Skip to: Content
Skip to: Site Navigation
Skip to: Search


New Orleans asks: 'What recession?'

After Katrina, the Big Easy is slowly attracting newcomers and rebuilding its economy.

(Page 3 of 3)



"New Orleans has become a destination for a generation asking: 'What's next?' " says Mr. Vitrano.

Skip to next paragraph

Katie Del Guercio left a corporate job in Los Angeles a year ago to find more meaningful work. She volunteered in New Orleans for three months and, after leaving for a trip to Europe and a stay with her family in New Jersey, she made up her mind: New Orleans would be her home.

"The city feels like a college campus for grown-ups trying to make things happen," says Ms. Del Guercio, a manager with a progressive job-matching service called Koda.

Many city observers aren't surprised. Errol Laborde, a local bon vivant and editor of New Orleans Magazine, likens the city's comeback to two other historic milestones: the period right after the Louisiana Purchase and the tail end of Reconstruction, when thousands of people emigrated from the East Coast to find their fortunes in Louisiana.

"We're seeing a similar combination of new money and a pioneer spirit in New Orleans today," says Mr. Laborde.

But there are still concerns about the city's current state of affairs and direction.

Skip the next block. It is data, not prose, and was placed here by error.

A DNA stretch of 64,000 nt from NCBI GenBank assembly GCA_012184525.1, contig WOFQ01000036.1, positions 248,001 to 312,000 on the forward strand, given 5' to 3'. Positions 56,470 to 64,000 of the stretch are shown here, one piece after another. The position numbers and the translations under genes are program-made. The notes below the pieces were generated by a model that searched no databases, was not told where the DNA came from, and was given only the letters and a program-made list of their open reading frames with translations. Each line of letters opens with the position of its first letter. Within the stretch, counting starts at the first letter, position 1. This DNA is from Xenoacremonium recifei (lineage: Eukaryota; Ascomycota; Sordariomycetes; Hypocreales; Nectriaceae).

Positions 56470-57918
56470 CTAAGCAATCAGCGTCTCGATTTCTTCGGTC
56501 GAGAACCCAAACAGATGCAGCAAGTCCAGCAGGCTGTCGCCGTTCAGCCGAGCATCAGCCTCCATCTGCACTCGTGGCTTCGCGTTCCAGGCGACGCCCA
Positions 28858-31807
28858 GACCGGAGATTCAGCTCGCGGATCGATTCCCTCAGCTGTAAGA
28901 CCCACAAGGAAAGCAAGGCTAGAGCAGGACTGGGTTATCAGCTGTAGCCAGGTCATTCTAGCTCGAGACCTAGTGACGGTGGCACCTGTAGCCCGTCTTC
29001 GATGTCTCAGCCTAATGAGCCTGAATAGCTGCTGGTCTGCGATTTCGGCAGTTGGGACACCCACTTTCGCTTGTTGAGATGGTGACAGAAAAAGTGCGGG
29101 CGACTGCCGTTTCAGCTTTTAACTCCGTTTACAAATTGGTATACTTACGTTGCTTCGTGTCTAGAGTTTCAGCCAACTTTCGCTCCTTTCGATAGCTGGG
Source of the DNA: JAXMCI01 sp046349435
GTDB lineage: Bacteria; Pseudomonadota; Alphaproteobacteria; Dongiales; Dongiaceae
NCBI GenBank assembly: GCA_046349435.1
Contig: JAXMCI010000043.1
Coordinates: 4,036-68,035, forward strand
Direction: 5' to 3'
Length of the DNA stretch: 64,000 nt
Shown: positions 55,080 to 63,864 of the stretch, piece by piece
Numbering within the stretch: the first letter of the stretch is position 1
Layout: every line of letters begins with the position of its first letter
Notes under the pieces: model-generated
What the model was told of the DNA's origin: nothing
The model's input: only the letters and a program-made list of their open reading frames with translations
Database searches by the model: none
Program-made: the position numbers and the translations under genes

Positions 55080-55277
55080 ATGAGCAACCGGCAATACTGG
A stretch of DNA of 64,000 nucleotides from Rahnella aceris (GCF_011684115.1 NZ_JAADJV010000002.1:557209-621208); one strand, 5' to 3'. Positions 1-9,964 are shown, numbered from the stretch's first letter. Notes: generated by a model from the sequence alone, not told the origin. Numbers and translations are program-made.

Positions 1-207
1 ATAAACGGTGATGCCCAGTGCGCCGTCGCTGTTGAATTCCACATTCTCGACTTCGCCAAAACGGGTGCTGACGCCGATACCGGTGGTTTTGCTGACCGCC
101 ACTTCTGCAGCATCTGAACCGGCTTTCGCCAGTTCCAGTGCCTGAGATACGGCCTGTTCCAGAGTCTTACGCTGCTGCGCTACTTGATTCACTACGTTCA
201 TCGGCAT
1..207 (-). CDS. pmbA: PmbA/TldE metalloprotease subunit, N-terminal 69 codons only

Housing advocates say that in the process of courting a new workforce – whether college grads from other cities or Hispanic laborers – the city has focused less on helping the displaced and largely African-American population plug into the new jobs dynamic.

And while new apartment complexes are going up with the help of federal and state tax credits, the hardest-hit areas – the Lower Ninth Ward, New Orleans East, and Holy Cross among them – are still struggling to rebuild.

But even on the racial disparity front, there's some good news: The city's focus on charter schools is paying off with test scores showing a narrowing racial gap.

"There's a disconnect between the reality of the economy in New Orleans and the wage structure of the jobs it provides," says New Orleans-based Kalima Rose, a senior associate at PolicyLink, a national advocate for housing equity. But she's also optimistic. "I'm thinking we're going to see over the next four or five years a continued return of neighborhoods and historically displaced people who want to come home but are still trying to organize how to get the resources to do it," she says.

As far as lessons learned, experts say, New Orleans does give a glimpse into how federal aid – whether recovery money or a major stimulus package – can spark localized growth.

On the other hand, Washington's current policy trajectory – higher taxes for the rich and added regulation for industry – seems to run counter to the Louisiana experiment, which is largely based on lower corporate taxes and less regulation, especially for entrepreneurial enterprises.

Still, New Orleans can offer at least one glimpse into how to recover from an economic shock: In a word, insouciance, says Richard Sutton, a banker-turned-royal-cheesemonger-turned-New Orleans entrepreneur.

"Historically, New Orleans people don't necessarily care what the rest of the world thinks or does," says Mr. Sutton, whose St. James Cheese Co. has grown rapidly since he relocated here from London after Katrina. "People here are really asking: 'What recession?' "

Permissions